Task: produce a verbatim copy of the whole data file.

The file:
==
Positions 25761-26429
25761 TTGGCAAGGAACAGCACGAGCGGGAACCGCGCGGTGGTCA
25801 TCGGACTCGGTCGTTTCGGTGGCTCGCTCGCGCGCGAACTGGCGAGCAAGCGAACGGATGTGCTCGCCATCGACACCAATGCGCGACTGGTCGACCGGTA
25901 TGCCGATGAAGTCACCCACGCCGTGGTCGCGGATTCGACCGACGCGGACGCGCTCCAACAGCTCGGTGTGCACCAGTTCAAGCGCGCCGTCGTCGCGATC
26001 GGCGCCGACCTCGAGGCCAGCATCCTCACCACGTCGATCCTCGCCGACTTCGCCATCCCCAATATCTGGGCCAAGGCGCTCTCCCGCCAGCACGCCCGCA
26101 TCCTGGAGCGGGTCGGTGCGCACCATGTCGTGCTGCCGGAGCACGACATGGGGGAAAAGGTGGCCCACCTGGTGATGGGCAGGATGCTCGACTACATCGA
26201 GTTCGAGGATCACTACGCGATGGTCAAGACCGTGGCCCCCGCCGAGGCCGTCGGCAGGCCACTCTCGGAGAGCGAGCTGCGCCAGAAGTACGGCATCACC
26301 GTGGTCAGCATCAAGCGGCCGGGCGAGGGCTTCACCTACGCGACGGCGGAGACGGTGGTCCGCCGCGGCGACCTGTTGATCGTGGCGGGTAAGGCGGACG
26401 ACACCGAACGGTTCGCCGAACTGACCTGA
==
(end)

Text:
Positions 25761-26429
25761 TTGGCAAGGAACAGCACGAGCGGGAACCGCGCGGTGGTCA
25801 TCGGACTCGGTCGTTTCGGTGGCTCGCTCGCGCGCGAACTGGCGAGCAAGCGAACGGATGTGCTCGCCATCGACACCAATGCGCGACTGGTCGACCGGTA
25901 TGCCGATGAAGTCACCCACGCCGTGGTCGCGGATTCGACCGACGCGGACGCGCTCCAACAGCTCGGTGTGCACCAGTTCAAGCGCGCCGTCGTCGCGATC
26001 GGCGCCGACCTCGAGGCCAGCATCCTCACCACGTCGATCCTCGCCGACTTCGCCATCCCCAATATCTGGGCCAAGGCGCTCTCCCGCCAGCACGCCCGCA
26101 TCCTGGAGCGGGTCGGTGCGCACCATGTCGTGCTGCCGGAGCACGACATGGGGGAAAAGGTGGCCCACCTGGTGATGGGCAGGATGCTCGACTACATCGA
26201 GTTCGAGGATCACTACGCGATGGTCAAGACCGTGGCCCCCGCCGAGGCCGTCGGCAGGCCACTCTCGGAGAGCGAGCTGCGCCAGAAGTACGGCATCACC
26301 GTGGTCAGCATCAAGCGGCCGGGCGAGGGCTTCACCTACGCGACGGCGGAGACGGTGGTCCGCCGCGGCGACCTGTTGATCGTGGCGGGTAAGGCGGACG
26401 ACACCGAACGGTTCGCCGAACTGACCTGA